Has living in Turkey influenced your approach to life?
Life for me has been easier in Turkey. Yes leaky roofs, no water and no electricity and even no gas bottles sometimes and air pollution and certain bad habits and limited telephone services and bureaucratic hurdles make a lot of things more difficult. But I feel homier, more at ease here than in some other countries, and surer that if there is an emergency my network will hold up under the strain. That may be an act of faith, but that is how I feel.

Turkish language?
Evet.

Let's talk about the region you are living in?
Right now I live in a very family neighborhood with kids playing football, women scrubbing their rugs on the sidewalk and washing the street and the weekly market day, and the world cup in the restaurant around the corner. No bank with walking distance or shouting distance. Bus rides to Taksim take hours. The other day I missed my doctor's appointment in Nisantasi because it took the taxi 1 hr, 55 minutes. Traffic.

Have you traveled in Turkey? Tell us your discoveries.
Artvin to Bati Trakya (West Thrace). Rize to Marmaris. Antalya to Trabzon. Erzurum. Konya. CatalHoyuk. Kackar Daglar. Ayder Kaplica. Bursa. Edirne and all of Mimar Sinan's masterpieces: truly the world's greatest architect. Iskenderun. Nigde. Malatya. Haci Bektas Veli. Aksaray. The tomb of Nasruddin Hoja. Sivas. Eskisehir. Batman. Bingol and Kastamonu are among the most memorable places I have ever seen. Corlu. I am afraid to single out any place. I have memories of the whole country. Special memories.

What is your preferred characteristic trait of Turks?
Turkey is far too complex and varied and rich and there are so many unique and incomparable qualities and characteristics and accomplishments through history that it is impossible to specify any one or two.

What was the annoying one?
Being great means you do not have to be defensive. Greatness speaks for itself. I don't enjoy anyone's milliyetcilik (nationalism), French or American or Saudi or Indian or Chinese or even Swiss milliyetcilik. Today some of the worlds' greatest science journals are full of Turkish surnames, eg: Science, Nature and the Royal Journal of Medicine are full of articles with Turkish lead authors. Accomplishments speak for themselves and no one can take them away. My biggest gripe is the disrespect some people sometimes show for disabilities and people with disabilities, a problem I deal with on a daily basis, but that has really improved a lot too. Driving has really improved.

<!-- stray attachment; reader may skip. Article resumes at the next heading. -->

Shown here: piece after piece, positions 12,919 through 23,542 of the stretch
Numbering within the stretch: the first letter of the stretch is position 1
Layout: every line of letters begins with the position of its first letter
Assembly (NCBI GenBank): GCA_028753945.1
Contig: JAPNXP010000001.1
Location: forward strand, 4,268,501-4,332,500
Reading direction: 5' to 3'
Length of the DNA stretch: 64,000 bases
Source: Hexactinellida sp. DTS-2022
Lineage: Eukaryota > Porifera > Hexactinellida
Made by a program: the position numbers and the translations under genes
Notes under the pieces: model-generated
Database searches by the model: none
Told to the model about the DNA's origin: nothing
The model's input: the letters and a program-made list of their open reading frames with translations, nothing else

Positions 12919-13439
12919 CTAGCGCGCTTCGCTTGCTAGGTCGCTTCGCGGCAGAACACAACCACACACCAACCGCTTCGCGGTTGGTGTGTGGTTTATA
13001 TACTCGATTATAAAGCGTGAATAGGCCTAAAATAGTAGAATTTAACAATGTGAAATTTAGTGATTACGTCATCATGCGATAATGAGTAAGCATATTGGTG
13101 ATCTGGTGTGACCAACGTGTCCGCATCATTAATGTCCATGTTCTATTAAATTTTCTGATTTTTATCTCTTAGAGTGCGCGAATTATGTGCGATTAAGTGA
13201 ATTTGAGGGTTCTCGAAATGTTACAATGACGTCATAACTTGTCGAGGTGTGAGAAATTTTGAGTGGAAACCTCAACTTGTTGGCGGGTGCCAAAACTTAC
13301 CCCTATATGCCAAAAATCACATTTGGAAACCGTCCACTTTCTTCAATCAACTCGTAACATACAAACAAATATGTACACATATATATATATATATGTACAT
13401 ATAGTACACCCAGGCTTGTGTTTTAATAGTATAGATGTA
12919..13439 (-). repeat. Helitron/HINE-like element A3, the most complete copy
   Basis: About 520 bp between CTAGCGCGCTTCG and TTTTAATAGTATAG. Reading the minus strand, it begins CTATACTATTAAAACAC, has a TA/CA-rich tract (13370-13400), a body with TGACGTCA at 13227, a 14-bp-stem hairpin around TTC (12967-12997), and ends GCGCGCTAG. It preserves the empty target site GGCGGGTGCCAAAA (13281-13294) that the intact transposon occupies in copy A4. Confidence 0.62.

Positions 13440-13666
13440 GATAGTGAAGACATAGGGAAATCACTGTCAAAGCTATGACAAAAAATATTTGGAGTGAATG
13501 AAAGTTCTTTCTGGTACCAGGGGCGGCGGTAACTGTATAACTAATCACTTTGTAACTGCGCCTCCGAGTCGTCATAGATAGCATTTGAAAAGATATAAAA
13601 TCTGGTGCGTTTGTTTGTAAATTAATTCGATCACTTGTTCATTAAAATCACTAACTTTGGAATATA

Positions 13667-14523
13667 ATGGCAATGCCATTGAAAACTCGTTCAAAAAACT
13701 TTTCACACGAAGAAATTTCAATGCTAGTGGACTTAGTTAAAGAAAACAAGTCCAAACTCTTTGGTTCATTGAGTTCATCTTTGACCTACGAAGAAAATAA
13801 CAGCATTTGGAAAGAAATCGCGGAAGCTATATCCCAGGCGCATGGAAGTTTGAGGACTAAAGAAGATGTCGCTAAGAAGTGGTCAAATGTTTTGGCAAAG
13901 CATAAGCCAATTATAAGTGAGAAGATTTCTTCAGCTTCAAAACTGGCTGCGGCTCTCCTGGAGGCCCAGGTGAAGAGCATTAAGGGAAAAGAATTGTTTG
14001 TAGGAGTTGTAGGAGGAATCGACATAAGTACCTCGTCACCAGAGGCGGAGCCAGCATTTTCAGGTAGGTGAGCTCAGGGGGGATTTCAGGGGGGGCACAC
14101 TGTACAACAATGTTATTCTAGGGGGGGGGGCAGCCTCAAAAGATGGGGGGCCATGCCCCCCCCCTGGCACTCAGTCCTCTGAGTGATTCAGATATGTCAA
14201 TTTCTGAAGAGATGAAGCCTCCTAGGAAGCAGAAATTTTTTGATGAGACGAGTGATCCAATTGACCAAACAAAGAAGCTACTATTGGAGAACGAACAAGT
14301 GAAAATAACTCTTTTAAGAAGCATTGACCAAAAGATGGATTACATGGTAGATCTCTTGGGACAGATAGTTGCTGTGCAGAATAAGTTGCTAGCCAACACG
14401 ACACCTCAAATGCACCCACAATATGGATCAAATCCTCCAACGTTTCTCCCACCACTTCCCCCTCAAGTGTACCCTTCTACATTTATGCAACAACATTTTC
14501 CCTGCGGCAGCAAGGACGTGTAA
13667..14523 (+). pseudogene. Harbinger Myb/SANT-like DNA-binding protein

Turkish Cuisine?
Ezogelin soup . Yogurt here is by far the best anywhere: Manda yogurt is indescribable, to die for.Lokum(Turkish delight). Turkish cheeses. Karpuz - Turkish watermelons! and kavun - Turkish melons! All kinds of Turkish fruit. Tomatoes. Kavurma (a kind of roasted meat). Lahmacun and durum(rolled Turkish flatbread filled with kebab) . Fistik ezmesi. Maras dondurma (icecream)! Sahlep. And now Green Turkish tea (but Turks have to learn to brew it right yet: no more than 5 minutes TOPs, 5 minutes is too long.) There are still one or two restaurants in Istanbul that serve real Turkish cuisine: Turkish cuisine is a LOT more than 10 kinds of meat balls. Kadin budu. Icili kofte. Original 15th-19th Century Turkish sherbet, yani (namely) fruit drinks. I never studied Turkish cuisine so I can't speak to its preparation with authority. I have bought some books to learn more. Turkish cook books.

Any suggestion to new comers to Turkey?
Plan your visit. Visit web sites like couchsurfers.com and other travel-friend sites for helps and hints and places and people to meet on your trip. Guidebooks are good, walking is great. Tour guides? I wouldn't myself.